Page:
The Low-Wage Labor Market: Challenges and Opportunities for Economic Self-Sufficiency. Work as a Stepping Stone for Welfare Recipients: What Is the Evidence? . Impact on Earnings

02/16/2000

Given this experimental and nonexperimental evidence, what can one conclude about the ability of less-skilled workers to attain self-sufficiency through work  While the estimates of returns to experience for less-skilled people vary widely, there is a strong consensus that they all start with low wages and that they work only part-year.  Thus, even fairly high rates of growth in wages will leave them with low earnings.

This is illustrated in table 1, which shows estimated wages, earnings and earnings plus the Earned Income Tax Credit minus child care costs for a woman with two children.(24)  This example uses an entry wage level of $5.50, which is consistent with evidence on the wages received by welfare recipients mandated to work.(25)  Future wages are calculated under alternative assumptions about growth rates.  Columns 1 and 2 use a wage growth rate of zero, as suggested by the experimental literature.  Columns 3 and 4 assume that low-skilled workers who did not work would have experienced growth rates half as much as those estimated by Moffitt and Rangarajan (1989) for former welfare recipients who did work.  Columns 5 and 6 are labeled "high growth" since these columns assume that low-skilled persons who did not work would have experienced the same growth as those who did work.  In order to translate wage rates into annual incomes, earnings for persons working quarter-time and half-time are used.  This covers the range of hours worked in the experiments reviewed in Friedlander and Burtless (1995).(26) 

Table 1.
Growth in Wages and Earnings Net of EITC and Child Care Cost for a Mother with Two Children

(Poverty Line of $12,641)
  No Growth Low Growth High Growth
  Quarter-time Half-time Quarter-time Half-time Quarter-time Half-time
Wage
Age
18 $5.50 $5.50 $5.50 $5.50 $5.50 $5.50
25 $5.50 $5.50 $5.74 $5.96 $5.96 $6.47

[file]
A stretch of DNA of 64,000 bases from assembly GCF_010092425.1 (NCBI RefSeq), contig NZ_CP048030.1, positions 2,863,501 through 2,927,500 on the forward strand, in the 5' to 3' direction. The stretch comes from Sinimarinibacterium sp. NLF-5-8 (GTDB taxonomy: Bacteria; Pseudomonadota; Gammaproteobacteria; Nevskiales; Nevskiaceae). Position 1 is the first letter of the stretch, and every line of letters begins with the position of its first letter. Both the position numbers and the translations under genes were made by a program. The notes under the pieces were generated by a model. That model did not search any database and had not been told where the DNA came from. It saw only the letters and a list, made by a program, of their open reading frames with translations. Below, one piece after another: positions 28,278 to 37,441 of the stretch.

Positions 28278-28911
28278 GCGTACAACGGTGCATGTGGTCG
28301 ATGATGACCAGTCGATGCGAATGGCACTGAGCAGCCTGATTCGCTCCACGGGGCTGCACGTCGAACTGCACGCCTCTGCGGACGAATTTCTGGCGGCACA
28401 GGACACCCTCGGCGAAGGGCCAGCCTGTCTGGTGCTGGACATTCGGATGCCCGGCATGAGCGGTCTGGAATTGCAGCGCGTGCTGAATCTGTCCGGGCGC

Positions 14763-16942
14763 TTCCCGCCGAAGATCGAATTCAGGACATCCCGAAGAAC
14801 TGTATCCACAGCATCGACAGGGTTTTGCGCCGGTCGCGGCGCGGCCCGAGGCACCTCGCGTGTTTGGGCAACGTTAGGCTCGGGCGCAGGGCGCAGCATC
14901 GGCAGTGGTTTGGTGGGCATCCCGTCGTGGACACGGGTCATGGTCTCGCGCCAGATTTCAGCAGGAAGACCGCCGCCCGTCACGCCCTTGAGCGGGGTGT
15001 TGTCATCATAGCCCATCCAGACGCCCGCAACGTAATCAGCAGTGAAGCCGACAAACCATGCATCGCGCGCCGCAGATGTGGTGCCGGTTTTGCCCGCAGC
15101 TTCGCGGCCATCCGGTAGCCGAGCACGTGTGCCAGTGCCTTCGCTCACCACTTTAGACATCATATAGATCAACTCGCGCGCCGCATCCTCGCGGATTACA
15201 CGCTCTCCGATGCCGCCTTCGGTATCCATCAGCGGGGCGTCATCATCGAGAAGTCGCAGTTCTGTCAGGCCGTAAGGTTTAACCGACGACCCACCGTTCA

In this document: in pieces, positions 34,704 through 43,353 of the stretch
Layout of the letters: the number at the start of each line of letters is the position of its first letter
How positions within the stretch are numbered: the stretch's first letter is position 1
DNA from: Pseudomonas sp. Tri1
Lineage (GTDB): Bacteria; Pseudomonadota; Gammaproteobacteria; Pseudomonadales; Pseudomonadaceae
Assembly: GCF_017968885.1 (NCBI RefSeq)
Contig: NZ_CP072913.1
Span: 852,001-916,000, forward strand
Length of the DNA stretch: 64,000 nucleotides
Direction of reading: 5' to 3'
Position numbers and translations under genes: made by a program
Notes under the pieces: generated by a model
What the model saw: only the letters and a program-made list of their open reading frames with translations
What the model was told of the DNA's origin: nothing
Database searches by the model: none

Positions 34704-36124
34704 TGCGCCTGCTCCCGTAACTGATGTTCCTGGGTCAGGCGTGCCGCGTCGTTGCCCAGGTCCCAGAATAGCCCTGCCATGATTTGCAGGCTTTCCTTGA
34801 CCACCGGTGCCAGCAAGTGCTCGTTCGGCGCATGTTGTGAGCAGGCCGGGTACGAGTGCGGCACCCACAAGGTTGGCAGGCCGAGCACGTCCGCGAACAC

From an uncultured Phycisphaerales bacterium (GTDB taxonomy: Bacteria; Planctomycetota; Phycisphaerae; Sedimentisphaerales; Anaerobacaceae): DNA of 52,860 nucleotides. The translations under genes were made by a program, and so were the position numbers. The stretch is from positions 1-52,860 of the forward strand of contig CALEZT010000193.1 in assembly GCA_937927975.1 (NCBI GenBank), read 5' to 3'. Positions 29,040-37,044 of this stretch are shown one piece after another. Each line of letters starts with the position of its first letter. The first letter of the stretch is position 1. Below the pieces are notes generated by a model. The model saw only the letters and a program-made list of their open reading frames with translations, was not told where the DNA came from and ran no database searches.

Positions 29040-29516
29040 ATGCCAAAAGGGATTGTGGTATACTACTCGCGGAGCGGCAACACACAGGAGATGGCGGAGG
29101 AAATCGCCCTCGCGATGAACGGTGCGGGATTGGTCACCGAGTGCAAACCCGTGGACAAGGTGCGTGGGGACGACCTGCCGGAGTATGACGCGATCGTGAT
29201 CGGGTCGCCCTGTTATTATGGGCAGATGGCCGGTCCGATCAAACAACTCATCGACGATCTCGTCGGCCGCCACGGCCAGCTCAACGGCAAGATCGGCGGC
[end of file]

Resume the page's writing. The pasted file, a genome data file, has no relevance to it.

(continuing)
30 $5.50 $5.50 $5.88 $6.27 $6.27 $7.15
35 $5.50 $5.50 $6.02 $6.56 $6.56 $7.83
40 $5.50 $5.50 $6.14 $6.84 $6.84 $8.50
Earnings
Age
18 $2,503 $5,005 $2,500 $5,005 $2,503 $5,005
25 $2,503 $5,005 $2,611 $5,427 $2,713 $5,884
30 $2,503 $5,005 $2,677 $5,708 $2,854 $6,510
35 $2,503 $5,005 $2,739 $5,974 $2,987 $7,130
40 $2,503 $5,005 $2,795 $6,221 $3,110 $7,731
Earnings plus EITC
Age
18 $3,504 $7,007 $3,500 $7,007 $3,504 $7,007
25 $3,504 $7,007 $3,655 $7,598 $3,799 $8,238
30 $3,504 $7,007 $3,748 $7,991 $3,996 $9,113
35 $3,504 $7,007 $3,835 $8,363 $4,182 $10,786
40 $3,504 $7,007 $3,913 $8,709 $4,354 $11,387
Earnings plus EITC minus Child Care
Age
18 $2,254 $4,507 $2,250 $4,507 $2,254 $4,507
25 $2,254 $4,507 $2,405 $5,098 $2,549 $5,738
30 $2,254 $4,507 $2,498 $5,491 $2,746 $6,613
35 $2,254 $4,507 $2,585 $5,863 $2,932 $8,286
40 $2,254 $4,507 $2,663 $6,209 $3,104 $8,887
 
  Growth adj 0.5 0.5 1 1
  Full time adj 0.5 1 0.5 1

 

Since columns 1 and 2 assume no growth from experience, wages are constant at $5.50 per hour at all ages.  This translates into annual earnings of $2,503 for quarter-time work and $5,005 for half-time work.  The EITC raises this to $3,504 for quarter-time and $7,007 for half-time work, but the cost of child care brings net earnings back down to $2,254 and $4,507 for these two groups.  With a poverty level of $12,641 for a single woman with two children, this leaves the family in poverty, even if the mother works half-time year-round.  In fact, even full-time work would leave a three-person family in poverty.  Thus, if the experimental evidence is correct that wages do not grow with experience, then even a full-time job will leave the family poor.

As discussed above, the nonexperimental evidence is more optimistic.  If low-skilled workers experienced half the growth in wages of working recipients, then a mother working quarter-time year-round in all years between ages 18 to 40 would find herself with a wage of $6.14 by the time she reached 40, which yields annual earnings of $2,795.  Her income net of child care costs plus the EITC would be $2,663.  A woman working half-time would have higher earnings both because she worked more hours and because she gained more experience.  As a result, the $5.50 wage would grow to $6.84 by the time this half-time worker reached 40.  After the EITC and child care cost, this woman would have an income of $6,209, or 49 percent of the poverty level.

If one were to assume that the gains from work would be as high for the target population as it was for the sample of working former recipients, then the $5.50 wage at age 18 would have grown to $8.50 by the time this half-time worker reached 40.  While this rapid rate of growth would have raised wages by 54 percent over this 22-year period, the person started with such a low wage that net earnings would still only be 70 percent of the poverty level for a family of three.